Thirty-two years ago, in 1987, a ground-breaking new initiative was born into rural Scotland.
Agricultural Machinery Rings, at the time unknown here but well established and successful in countries like Germany, have since gone on to attract more than 7,000 members in Scotland, spread from the Orkneys to the Borders.
Today there are nine Rings in Scotland, each of which has a co-operative structure meaning they are owned by, and managed for, the benefit of their members, who range from individual homeowners, to businesses such as hotels, golf clubs and, of course, farmers and agricultural contractors.
Each Ring acts as an agent, working on behalf of members to secure the best available deal on inputs, services, utilities and purchases.
The core work of the Rings involves helping to match farmers with surplus machinery or labour to those in need of these services. A straightforward example of this could be matching the hire of a combine harvester from a farmer who has finished their harvest to another farmer whose machine has broken down.
However, in the true spirit of co-operation, the Rings have evolved to be much more than this – up to half of their turnover now comes from commodities and utilities. The 7,000 members gives the Rings serious negotiating power, for example on farm fuel.
Members purchasing supplies through the Ring can make significant savings in terms of value and time versus shopping for themselves on the open market.
A strong example of the power of co-operation through the Rings is the rebate and discount schemes negotiated with major manufacturers. One such, the rebate scheme, negotiated collectively by the nine Scottish Machinery Rings, sees members save up to £3,000 on the purchase of a new tractor, telehandler, combine or baler from the manufacturer.
Ring members can also benefit from significant discount off certain Toyota and Ford vehicles, including the pick-ups, beloved of farmers and gamekeepers. An interesting example of a non-farming member benefiting from membership of Borders Machinery Ring is a joiner who recently saved 35 per cent on the purchase price of his new Toyota van thanks to fleet discount deals negotiated by the Rings.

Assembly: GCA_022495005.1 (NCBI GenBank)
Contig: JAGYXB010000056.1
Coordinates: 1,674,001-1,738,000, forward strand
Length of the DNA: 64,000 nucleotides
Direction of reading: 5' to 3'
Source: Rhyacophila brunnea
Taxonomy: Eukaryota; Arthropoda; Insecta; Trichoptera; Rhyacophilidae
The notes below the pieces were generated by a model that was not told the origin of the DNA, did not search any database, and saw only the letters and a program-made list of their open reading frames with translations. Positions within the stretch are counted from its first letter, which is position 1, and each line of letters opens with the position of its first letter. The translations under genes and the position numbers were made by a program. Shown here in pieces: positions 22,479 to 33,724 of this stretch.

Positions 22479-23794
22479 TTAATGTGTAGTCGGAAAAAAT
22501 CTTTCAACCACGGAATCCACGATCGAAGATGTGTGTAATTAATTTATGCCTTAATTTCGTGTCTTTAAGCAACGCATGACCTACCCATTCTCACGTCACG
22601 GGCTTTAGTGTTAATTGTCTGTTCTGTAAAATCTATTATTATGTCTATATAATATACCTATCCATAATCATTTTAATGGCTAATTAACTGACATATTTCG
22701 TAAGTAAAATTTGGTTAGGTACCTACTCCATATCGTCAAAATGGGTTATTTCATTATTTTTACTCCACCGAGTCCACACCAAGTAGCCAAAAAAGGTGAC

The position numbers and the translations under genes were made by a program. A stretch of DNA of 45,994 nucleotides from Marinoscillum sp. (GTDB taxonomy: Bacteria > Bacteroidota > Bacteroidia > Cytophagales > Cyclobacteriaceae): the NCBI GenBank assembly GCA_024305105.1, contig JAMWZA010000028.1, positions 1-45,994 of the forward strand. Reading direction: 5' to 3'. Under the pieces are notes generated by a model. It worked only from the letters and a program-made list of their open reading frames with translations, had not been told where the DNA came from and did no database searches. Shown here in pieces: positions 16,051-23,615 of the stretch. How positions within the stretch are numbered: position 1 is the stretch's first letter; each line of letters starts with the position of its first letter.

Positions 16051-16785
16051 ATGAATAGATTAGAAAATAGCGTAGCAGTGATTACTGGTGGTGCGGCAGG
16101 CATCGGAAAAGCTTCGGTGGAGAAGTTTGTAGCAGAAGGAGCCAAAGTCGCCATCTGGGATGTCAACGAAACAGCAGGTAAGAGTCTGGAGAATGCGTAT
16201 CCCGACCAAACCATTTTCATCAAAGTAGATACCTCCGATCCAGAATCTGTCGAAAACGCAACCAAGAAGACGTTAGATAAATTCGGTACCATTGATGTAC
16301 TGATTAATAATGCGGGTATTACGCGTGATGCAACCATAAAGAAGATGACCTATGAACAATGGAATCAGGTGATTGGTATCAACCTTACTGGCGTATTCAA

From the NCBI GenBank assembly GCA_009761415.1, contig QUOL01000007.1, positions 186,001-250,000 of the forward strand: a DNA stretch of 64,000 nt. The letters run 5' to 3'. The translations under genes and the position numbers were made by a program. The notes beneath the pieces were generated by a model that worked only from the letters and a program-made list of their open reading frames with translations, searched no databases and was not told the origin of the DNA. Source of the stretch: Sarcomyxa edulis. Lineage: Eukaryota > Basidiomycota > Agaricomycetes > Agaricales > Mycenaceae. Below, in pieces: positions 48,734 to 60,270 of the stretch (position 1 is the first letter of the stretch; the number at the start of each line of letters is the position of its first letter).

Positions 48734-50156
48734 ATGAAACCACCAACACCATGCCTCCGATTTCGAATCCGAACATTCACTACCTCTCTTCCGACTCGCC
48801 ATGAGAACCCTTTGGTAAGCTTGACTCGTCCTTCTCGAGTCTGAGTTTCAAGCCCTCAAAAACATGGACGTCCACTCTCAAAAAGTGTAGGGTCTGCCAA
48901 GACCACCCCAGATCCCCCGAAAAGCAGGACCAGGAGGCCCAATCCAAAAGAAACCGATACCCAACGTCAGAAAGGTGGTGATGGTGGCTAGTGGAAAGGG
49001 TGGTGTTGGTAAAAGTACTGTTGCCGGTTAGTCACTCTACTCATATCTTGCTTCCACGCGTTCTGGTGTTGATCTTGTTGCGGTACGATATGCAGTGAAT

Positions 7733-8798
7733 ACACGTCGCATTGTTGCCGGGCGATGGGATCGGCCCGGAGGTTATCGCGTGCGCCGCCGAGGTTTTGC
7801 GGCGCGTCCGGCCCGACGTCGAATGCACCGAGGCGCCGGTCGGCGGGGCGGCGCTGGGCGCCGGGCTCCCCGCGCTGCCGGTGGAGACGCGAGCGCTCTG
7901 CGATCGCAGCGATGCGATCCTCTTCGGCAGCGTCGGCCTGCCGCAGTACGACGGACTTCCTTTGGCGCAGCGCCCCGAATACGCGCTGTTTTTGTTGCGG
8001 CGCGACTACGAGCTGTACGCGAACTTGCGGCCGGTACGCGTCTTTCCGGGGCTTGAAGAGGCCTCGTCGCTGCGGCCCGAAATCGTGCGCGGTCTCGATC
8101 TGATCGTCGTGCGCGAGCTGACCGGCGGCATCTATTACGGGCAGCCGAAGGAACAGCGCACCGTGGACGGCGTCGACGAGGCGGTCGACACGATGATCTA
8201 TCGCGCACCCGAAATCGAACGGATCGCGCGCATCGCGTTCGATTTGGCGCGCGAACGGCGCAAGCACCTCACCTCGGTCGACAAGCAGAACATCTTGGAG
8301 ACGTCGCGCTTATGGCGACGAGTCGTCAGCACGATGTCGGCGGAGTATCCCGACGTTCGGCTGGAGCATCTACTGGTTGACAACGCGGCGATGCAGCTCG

The Rings also work, separately and collectively, to provide rural training resources. Between them the machinery Rings cover the majority of rural Scotland, and each has an active role as a local hub for the provision of training.
Each Ring works with professional instructors to offer regular training opportunities in everything from emergency first-aid to manual handling & working at heights, ATV, excavator and forklift operation to pesticide application and pest control.
Machinery Rings can offer Lantra and City & Guilds accredited training services to businesses looking to train their workforce or individuals looking to upskill.
In addition to the agricultural and rural business training offered, Scotland’s machinery Rings can also offer CPC driver training to hauliers and other goods vehicle operators and drivers, specialist arboriculture training to utility company field staff, and ADR training for those transporting hazardous goods.
A recent development from Scotland’s Rings has been the roll out of a new pre-apprenticeship scheme. The scheme seeks to promote the range of career opportunities available in rural businesses and help to tackle the lack of young people seeking employment in the rural sector.
Started by Ringlink in the North East, but now also available in the Borders, Dumfries and Galloway, Perthshire, Fife and the Highlands, the pre-apprenticeship scheme offers young people aged 16-21 the opportunity of a meaningful six-month work placement in a practical working environment and an insight into the range of vocational careers offered by farming and the land-based industries.
The Machinery Rings match young people to suitable mentors, provide training and qualifications in skills such as tractor driving and health and safety, and provide a solid platform for those seeking further education or a career in the rural sector.
Each Ring has its own website and local offices and I would urge anyone looking to upskill, train their workforce or gain mandatory qualifications or to save money on purchases from building supplies, to fuel, fertiliser, agrochemicals to phones and professional services to contact their local machinery Ring and discuss the opportunities.
Michael Bayne is manager of Borders Machinery Ring – a member of the Scottish Machinery Rings Association (SMRA), www.scottishmachineryrings.co.uk